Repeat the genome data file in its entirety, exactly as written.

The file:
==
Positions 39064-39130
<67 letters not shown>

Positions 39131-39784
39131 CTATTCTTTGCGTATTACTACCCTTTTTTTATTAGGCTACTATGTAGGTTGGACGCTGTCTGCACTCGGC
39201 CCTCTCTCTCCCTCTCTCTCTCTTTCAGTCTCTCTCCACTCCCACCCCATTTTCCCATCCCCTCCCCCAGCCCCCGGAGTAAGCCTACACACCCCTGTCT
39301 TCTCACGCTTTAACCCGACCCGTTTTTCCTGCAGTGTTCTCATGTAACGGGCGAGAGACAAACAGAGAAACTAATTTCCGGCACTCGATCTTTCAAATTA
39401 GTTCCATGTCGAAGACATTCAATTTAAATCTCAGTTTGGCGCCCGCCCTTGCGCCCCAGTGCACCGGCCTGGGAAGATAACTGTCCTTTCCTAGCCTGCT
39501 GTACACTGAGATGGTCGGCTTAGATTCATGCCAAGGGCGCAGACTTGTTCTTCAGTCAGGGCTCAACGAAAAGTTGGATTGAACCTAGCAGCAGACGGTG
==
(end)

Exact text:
Positions 39064-39130
<67 letters not shown>

Positions 39131-39784
39131 CTATTCTTTGCGTATTACTACCCTTTTTTTATTAGGCTACTATGTAGGTTGGACGCTGTCTGCACTCGGC
39201 CCTCTCTCTCCCTCTCTCTCTCTTTCAGTCTCTCTCCACTCCCACCCCATTTTCCCATCCCCTCCCCCAGCCCCCGGAGTAAGCCTACACACCCCTGTCT
39301 TCTCACGCTTTAACCCGACCCGTTTTTCCTGCAGTGTTCTCATGTAACGGGCGAGAGACAAACAGAGAAACTAATTTCCGGCACTCGATCTTTCAAATTA
39401 GTTCCATGTCGAAGACATTCAATTTAAATCTCAGTTTGGCGCCCGCCCTTGCGCCCCAGTGCACCGGCCTGGGAAGATAACTGTCCTTTCCTAGCCTGCT
39501 GTACACTGAGATGGTCGGCTTAGATTCATGCCAAGGGCGCAGACTTGTTCTTCAGTCAGGGCTCAACGAAAAGTTGGATTGAACCTAGCAGCAGACGGTG